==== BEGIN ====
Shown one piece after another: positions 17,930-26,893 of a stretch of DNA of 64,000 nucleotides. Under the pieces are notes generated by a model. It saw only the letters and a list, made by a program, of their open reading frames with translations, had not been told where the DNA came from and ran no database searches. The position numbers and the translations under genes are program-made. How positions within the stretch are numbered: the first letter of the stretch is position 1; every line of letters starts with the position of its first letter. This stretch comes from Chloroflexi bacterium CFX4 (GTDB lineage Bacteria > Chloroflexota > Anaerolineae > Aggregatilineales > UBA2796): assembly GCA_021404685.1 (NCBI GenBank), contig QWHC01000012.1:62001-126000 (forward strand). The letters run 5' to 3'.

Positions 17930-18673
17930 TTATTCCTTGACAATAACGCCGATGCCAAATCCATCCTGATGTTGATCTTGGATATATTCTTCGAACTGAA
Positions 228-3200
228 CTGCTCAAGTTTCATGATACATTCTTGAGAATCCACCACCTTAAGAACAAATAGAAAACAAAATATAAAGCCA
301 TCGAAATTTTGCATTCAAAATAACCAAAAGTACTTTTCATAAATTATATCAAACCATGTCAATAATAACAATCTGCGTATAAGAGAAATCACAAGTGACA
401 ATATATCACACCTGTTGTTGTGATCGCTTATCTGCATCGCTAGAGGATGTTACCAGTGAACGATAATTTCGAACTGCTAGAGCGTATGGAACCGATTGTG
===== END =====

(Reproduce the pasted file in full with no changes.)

Shown one piece after another: positions 17,930-26,893 of a stretch of DNA of 64,000 nucleotides. Under the pieces are notes generated by a model. It saw only the letters and a list, made by a program, of their open reading frames with translations, had not been told where the DNA came from and ran no database searches. The position numbers and the translations under genes are program-made. How positions within the stretch are numbered: the first letter of the stretch is position 1; every line of letters starts with the position of its first letter. This stretch comes from Chloroflexi bacterium CFX4 (GTDB lineage Bacteria > Chloroflexota > Anaerolineae > Aggregatilineales > UBA2796): assembly GCA_021404685.1 (NCBI GenBank), contig QWHC01000012.1:62001-126000 (forward strand). The letters run 5' to 3'.

Positions 17930-18673
17930 TTATTCCTTGACAATAACGCCGATGCCAAATCCATCCTGATGTTGATCTTGGATATATTCTTCGAACTGAA
Positions 228-3200
228 CTGCTCAAGTTTCATGATACATTCTTGAGAATCCACCACCTTAAGAACAAATAGAAAACAAAATATAAAGCCA
301 TCGAAATTTTGCATTCAAAATAACCAAAAGTACTTTTCATAAATTATATCAAACCATGTCAATAATAACAATCTGCGTATAAGAGAAATCACAAGTGACA
401 ATATATCACACCTGTTGTTGTGATCGCTTATCTGCATCGCTAGAGGATGTTACCAGTGAACGATAATTTCGAACTGCTAGAGCGTATGGAACCGATTGTG